Monday, September 17, 2012

Instant Noodle Around the World 6 - Exported Products

As mentioned in my previous posts, I am now in the Netherlands pursuing my MSc degree in Food Technology. Before I came to the Netherlands, I was told that it is very easy to find Indonesian goods in the Netherlands, including our beloved instant noodles.

I went to an Asian groceries in Ede called Asian Toko (sounds a little funny to me because toko means shop in Indonesian and I'm supposed to be in a foreign country and they don't speak Indonesian here). It's a really cozy shop owned by a Vietnamese, and I love the fact that the shelves are well-organized. 

One of the first few things that caught my eyes were the instant noodles. I brought 2 packets from my hometown because it's our comfort food - it's delicious, it reminds us of our home, it's warm and it's easy to cook.

I normally don't like the flavor of export quality Indonesian products because they tend to be slightly different. For example, the exported version of IndoMie's instant fried noodles in Singapore tastes sweeter and less savory. It doesn't have the kick in the seasoning. I almost gave up buying export quality noodles from Indonesia until I saw this flavor:

It's quite extraordinary because I've never seen a Chicken Tikka Flavor, and I actually love Chicken Tikka Masala. It is funny how Chicken Tikka Masala is actually British national food although it sounds perfectly Indian to me.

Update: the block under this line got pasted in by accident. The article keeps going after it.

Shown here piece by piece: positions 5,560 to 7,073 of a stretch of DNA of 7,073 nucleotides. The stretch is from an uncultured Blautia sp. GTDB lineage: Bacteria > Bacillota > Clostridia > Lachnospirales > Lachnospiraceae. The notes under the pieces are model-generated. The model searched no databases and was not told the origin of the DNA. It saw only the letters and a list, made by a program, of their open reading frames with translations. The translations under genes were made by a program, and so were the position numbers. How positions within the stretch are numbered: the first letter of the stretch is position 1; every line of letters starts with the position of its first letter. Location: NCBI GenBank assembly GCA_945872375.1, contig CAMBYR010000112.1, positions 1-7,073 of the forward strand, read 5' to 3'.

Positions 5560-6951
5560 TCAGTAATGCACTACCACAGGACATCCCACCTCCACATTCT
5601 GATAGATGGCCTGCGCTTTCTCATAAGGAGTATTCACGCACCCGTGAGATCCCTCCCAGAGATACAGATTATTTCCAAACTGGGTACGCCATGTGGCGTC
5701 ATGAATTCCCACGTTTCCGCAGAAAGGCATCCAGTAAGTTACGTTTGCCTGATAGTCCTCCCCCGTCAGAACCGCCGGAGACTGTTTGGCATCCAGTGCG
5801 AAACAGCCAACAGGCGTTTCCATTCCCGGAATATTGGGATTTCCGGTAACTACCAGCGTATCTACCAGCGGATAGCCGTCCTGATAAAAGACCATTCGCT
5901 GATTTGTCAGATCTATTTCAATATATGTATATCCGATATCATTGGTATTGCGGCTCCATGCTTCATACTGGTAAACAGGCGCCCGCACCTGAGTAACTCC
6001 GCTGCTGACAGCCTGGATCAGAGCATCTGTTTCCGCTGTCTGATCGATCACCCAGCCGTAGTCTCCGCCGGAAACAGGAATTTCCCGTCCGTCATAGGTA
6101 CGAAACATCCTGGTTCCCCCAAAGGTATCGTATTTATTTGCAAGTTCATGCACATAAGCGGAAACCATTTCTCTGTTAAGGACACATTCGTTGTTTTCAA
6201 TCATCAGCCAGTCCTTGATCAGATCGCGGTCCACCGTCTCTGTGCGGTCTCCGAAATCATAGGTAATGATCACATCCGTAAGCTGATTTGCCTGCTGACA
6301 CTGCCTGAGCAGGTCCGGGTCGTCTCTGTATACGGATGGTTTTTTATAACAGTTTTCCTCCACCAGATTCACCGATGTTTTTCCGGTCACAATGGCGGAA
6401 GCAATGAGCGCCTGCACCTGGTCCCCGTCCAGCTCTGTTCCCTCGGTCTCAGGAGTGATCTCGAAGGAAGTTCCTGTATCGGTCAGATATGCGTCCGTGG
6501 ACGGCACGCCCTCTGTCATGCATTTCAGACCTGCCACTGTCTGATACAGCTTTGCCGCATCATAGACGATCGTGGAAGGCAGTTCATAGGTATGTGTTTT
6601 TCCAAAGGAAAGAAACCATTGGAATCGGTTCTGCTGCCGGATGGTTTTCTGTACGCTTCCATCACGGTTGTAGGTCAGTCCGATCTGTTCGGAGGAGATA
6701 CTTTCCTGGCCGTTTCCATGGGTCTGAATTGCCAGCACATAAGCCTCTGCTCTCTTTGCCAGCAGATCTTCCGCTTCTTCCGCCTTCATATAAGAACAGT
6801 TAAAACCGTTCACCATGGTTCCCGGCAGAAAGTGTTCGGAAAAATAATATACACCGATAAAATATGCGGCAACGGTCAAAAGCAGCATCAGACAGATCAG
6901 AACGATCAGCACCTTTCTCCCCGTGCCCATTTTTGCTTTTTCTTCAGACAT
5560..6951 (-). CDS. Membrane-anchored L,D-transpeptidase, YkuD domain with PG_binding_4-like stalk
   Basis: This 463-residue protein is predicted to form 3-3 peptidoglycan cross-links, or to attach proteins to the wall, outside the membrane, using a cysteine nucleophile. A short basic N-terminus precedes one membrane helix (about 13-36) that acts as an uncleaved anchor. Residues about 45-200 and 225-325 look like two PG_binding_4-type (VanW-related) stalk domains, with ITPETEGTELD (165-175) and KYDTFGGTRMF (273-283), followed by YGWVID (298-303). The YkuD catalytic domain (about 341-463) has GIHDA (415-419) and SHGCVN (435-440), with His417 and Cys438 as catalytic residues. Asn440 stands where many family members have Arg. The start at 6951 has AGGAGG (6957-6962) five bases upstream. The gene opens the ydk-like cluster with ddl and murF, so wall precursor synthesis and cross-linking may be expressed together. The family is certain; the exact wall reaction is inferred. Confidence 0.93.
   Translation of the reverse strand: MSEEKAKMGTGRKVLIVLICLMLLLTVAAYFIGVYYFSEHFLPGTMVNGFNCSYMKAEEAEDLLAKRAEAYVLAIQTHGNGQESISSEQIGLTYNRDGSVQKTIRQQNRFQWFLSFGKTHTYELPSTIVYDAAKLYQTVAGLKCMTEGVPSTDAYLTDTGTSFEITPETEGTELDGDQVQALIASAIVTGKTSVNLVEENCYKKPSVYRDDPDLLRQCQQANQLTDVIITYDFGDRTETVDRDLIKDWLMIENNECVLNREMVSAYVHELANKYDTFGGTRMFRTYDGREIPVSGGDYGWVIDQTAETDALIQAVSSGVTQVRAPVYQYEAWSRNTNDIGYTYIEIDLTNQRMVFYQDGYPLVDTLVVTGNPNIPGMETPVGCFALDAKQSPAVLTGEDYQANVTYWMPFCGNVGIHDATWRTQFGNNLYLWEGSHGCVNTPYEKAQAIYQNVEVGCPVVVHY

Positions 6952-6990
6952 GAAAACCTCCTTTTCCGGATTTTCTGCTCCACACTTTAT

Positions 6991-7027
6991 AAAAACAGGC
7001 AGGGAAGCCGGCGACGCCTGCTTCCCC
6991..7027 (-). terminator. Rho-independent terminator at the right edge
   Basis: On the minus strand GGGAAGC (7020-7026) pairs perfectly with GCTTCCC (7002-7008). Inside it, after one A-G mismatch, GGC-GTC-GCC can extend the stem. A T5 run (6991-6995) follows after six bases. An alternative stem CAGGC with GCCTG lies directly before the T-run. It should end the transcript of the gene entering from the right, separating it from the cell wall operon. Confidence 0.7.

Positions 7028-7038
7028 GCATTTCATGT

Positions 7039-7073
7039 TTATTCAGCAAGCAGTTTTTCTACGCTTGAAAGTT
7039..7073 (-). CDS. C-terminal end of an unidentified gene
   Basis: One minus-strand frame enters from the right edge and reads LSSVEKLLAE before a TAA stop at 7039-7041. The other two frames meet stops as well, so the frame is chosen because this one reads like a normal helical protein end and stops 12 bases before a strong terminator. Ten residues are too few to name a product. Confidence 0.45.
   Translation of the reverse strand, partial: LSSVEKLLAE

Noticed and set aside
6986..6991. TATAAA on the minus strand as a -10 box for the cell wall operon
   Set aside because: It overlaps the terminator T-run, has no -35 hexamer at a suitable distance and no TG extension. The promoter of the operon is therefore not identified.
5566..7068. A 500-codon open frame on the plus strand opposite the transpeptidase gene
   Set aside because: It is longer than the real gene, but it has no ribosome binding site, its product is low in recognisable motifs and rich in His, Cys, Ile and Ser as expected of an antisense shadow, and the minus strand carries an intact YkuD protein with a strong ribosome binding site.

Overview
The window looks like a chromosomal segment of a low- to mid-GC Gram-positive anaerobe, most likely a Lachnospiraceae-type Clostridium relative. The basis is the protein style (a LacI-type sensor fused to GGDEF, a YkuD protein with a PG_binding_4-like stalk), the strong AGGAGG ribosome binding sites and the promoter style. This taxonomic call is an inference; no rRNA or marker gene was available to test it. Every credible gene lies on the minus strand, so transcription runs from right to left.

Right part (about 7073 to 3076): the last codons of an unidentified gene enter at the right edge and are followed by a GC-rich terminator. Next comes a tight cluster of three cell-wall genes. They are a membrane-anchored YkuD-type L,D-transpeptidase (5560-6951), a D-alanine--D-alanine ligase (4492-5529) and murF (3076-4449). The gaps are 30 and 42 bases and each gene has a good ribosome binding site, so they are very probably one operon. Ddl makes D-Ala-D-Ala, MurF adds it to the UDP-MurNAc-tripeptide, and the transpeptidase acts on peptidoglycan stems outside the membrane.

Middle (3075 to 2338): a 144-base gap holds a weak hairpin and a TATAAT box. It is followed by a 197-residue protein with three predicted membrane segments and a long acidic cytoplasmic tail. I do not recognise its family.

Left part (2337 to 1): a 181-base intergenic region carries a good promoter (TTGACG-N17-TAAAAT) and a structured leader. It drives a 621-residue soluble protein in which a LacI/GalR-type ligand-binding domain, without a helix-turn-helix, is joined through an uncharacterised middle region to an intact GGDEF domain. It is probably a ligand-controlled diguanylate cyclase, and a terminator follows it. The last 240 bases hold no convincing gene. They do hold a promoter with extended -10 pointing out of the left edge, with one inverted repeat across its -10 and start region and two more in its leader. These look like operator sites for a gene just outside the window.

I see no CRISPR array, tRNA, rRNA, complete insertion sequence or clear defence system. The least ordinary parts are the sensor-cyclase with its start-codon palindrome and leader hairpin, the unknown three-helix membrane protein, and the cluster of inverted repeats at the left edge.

Since it's an exported product, the ingredients list are presented in multiple European languages, although the instruction is still in English and Dutch.

There is nothing different about the packaging and the noodle. The only difference I remember is the antioxidant used: if I recall correctly, the antioxidants in export quality IndoMie uses natural antioxidants. 

It is currently pretty cold in the Netherlands - the temperature ranges from 10C to 16C. The oil-based seasonings that is supposed to be liquid has solidified. It made me think again if the shelf life of instant noodles in cooler countries are extended because lower temperature slows down oxidative rancidity (the rancid flavor that comes out from oxidation of oils and fats).

The verdict? YUMMY! I love the flavor: it's like a mix of Indonesian curry with Indian curry. I'm not sure if I get the thickness of the soup right because I believe Chicken Tikka Masala is supposed to be viscous. I never use measuring cups when I cook. The instruction says 400 mL, which is the standard amount of water used to cook IndoMie (unless it's a Mie Celor flavor).

The coriander and cumin kind of kicks in at the beginning and I have to say that these two ingredients are in my blacklist when present in high concentration, but the flavor of the soup in this instant noodle is very well-balanced. I'd love to know the developer of this flavor!

Well then, I was moved by the Chicken Tikka Masala IndoMie and it drove me to try another different flavor that doesn't exist in Indonesia: Chicken Pepper Flavor.

It looked perfectly fine from the outside until I opened the package and realized that there is no oil-based seasoning inside.

To be honest, I am a little disappointed by this product. It's basically chicken stock with pepper and garlic powder. It's too heaty; I couldn't finish drinking the soup because my stomach got really hot after a while. Maybe it's nice to eat this in winter when it's below 0C but otherwise it's not really my favorite.


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